Video and redemption games are sited on the left and right sides of the room with a ticket redemption counter at the back.
Playing all these games can be tiring, so Mikki runs a cafe which sells snacks and hot or cold beverages. The prices seemed pretty reasonable too.
If you need take the weight off your feet, there are regular tables and chairs, but also an assortment of cocktail videos and pinballs if you want to keep playing.
Pinballz Arcade merchandise can also be purchased at Mikki's Replay Cafe.
And if all these games aren't enough for you...
Yes indeed, head up the stairs and there's another room packed with 40 more pinballs as well as a large collection of video, skill and redemption games.
Included in this upstairs collection are the two games which got Darren into pinball in the first place. Like all the games in the arcade these have price tags on and can be purchased, although the $1,495 asking price on these two games probably indicates Darren's reluctance to be parted from them.
Indeed the selling and repairing of pins is a side of the business which has seen significant growth since they opened. After amassing this collection, Darren's obviously acquired quite some experience puchasing games from across the country, from Canada and also from Europe, so he's not shy about selling games in the arcade at reasonable prices.
The pinballs fill the left side of the upper room while the right side is mainly redemption and skill games, with some video games added to the mix too.
Keeping all these games up and running is no small task, so the arcade employs four part-time techs and one full time manager - Albert Yarusso - who also looks after the private party requests.
Private parties provide a significant and growing part of the arcade's business with an average of 4-5 parties per weekend. There are currently two separate party room and another two were about to be built during our visit.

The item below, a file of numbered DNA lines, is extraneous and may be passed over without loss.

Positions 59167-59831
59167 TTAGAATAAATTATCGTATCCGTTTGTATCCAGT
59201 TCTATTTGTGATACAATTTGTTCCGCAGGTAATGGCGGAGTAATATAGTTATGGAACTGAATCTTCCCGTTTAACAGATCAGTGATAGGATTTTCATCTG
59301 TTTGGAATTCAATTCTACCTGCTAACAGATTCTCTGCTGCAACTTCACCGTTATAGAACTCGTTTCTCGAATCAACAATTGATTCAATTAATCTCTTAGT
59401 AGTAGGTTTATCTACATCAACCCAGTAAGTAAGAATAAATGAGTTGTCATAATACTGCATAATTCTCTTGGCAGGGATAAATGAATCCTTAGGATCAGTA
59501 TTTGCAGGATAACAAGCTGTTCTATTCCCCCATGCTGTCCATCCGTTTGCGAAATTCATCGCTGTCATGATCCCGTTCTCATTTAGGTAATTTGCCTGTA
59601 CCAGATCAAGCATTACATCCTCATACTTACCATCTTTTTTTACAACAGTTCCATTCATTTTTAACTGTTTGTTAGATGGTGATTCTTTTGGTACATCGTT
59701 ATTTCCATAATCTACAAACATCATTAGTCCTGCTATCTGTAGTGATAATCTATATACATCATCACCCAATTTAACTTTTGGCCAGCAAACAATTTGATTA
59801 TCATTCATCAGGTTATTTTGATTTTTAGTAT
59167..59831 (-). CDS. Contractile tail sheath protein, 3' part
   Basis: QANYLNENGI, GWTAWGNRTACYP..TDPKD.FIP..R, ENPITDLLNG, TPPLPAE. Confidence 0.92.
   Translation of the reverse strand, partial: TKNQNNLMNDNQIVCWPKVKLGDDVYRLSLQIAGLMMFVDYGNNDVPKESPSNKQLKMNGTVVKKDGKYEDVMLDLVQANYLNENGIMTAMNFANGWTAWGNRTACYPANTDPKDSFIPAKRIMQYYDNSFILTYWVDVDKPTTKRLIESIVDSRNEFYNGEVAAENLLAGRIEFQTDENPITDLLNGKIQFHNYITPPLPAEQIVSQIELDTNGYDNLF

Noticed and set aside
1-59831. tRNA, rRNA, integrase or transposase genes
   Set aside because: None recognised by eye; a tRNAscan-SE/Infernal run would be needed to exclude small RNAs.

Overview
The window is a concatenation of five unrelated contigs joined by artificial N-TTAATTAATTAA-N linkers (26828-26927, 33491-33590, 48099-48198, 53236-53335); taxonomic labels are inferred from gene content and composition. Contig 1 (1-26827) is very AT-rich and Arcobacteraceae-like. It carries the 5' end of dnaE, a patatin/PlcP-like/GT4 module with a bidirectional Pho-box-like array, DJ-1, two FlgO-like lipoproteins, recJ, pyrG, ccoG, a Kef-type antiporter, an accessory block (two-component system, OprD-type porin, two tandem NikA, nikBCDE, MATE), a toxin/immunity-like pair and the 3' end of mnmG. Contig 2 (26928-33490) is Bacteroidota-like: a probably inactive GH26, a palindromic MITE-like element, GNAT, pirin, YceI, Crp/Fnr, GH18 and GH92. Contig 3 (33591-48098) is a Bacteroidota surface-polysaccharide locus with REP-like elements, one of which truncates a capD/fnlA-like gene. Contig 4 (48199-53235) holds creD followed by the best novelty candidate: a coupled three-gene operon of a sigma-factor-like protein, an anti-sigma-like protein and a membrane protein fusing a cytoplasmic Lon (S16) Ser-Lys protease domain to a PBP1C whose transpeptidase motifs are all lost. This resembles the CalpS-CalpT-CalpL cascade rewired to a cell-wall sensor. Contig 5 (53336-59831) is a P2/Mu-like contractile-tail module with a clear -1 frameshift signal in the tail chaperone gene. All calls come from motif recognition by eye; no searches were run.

In case you are wondering where all the players are, we visited the Pinballz Arcade on one of the two days of the week when the arcade is closed to the public so the games can be cleaned and repaired.
The arcade is open Wednesday - Sunday during the winter months. Hours are from 3pm to 10pm on Wednesday and Thursday, from 3pm until midnight on Friday, from midday until midnight on Saturday and from midday until 8pm on Sunday. During the summer and school holidays the arcade opens 7 days a week and stays open an hour longer on Friday and Saturday nights. Check their website to be sure.
In addition, during the winter months the arcade will open for private parties on Monday or Tuesday if needed. Indeed, the day after our visit they were hosting a party for two hundred people and had previously opened when a film crew wanted to shoot parts of their movie in the arcade.
Of course, none of this comes cheap. Darren said he had spent half-a-million dollars on the arcade so far and with one full-time and four part-time employees, that's only going to increase.
But the arcade looks bright, clean and inviting and is packed with games of all types to keep everyone amused for hours, if not days.
Amazingly enough, the number of pinballs in the arcade has risen further since we visited and now stands at 105. And they're not going to run out of games any time soon. Darren told us he had another 100 pinballs in a nearby warehouse awaiting their turn in the arcade.
For more details on opening day/hours, membership, upcoming events and contact details, visit the Pinballz Arcade website.
© Pinball News 2011